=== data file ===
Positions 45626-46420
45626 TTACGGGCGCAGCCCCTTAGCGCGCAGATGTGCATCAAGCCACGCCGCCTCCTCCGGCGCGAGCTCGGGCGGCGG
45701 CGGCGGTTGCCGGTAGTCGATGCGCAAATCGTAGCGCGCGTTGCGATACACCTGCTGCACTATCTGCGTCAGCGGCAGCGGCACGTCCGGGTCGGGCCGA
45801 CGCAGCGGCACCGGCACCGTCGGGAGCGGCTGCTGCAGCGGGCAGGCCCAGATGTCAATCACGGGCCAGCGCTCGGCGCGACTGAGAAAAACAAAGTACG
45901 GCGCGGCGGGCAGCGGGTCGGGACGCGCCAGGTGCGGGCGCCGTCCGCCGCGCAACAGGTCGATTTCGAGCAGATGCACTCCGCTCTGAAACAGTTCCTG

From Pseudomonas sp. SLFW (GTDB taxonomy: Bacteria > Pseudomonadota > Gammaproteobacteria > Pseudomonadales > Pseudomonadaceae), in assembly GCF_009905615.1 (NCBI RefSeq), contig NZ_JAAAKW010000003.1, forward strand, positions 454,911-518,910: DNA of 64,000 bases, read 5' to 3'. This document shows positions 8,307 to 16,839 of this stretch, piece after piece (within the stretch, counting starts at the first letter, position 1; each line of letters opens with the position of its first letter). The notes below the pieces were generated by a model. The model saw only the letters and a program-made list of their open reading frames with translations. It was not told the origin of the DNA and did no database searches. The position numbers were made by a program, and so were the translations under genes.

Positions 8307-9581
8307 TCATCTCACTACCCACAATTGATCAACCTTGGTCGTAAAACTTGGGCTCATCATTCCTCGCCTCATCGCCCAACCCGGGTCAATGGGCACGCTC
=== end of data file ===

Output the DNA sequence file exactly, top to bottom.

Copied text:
Positions 45626-46420
45626 TTACGGGCGCAGCCCCTTAGCGCGCAGATGTGCATCAAGCCACGCCGCCTCCTCCGGCGCGAGCTCGGGCGGCGG
45701 CGGCGGTTGCCGGTAGTCGATGCGCAAATCGTAGCGCGCGTTGCGATACACCTGCTGCACTATCTGCGTCAGCGGCAGCGGCACGTCCGGGTCGGGCCGA
45801 CGCAGCGGCACCGGCACCGTCGGGAGCGGCTGCTGCAGCGGGCAGGCCCAGATGTCAATCACGGGCCAGCGCTCGGCGCGACTGAGAAAAACAAAGTACG
45901 GCGCGGCGGGCAGCGGGTCGGGACGCGCCAGGTGCGGGCGCCGTCCGCCGCGCAACAGGTCGATTTCGAGCAGATGCACTCCGCTCTGAAACAGTTCCTG

From Pseudomonas sp. SLFW (GTDB taxonomy: Bacteria > Pseudomonadota > Gammaproteobacteria > Pseudomonadales > Pseudomonadaceae), in assembly GCF_009905615.1 (NCBI RefSeq), contig NZ_JAAAKW010000003.1, forward strand, positions 454,911-518,910: DNA of 64,000 bases, read 5' to 3'. This document shows positions 8,307 to 16,839 of this stretch, piece after piece (within the stretch, counting starts at the first letter, position 1; each line of letters opens with the position of its first letter). The notes below the pieces were generated by a model. The model saw only the letters and a program-made list of their open reading frames with translations. It was not told the origin of the DNA and did no database searches. The position numbers were made by a program, and so were the translations under genes.

Positions 8307-9581
8307 TCATCTCACTACCCACAATTGATCAACCTTGGTCGTAAAACTTGGGCTCATCATTCCTCGCCTCATCGCCCAACCCGGGTCAATGGGCACGCTC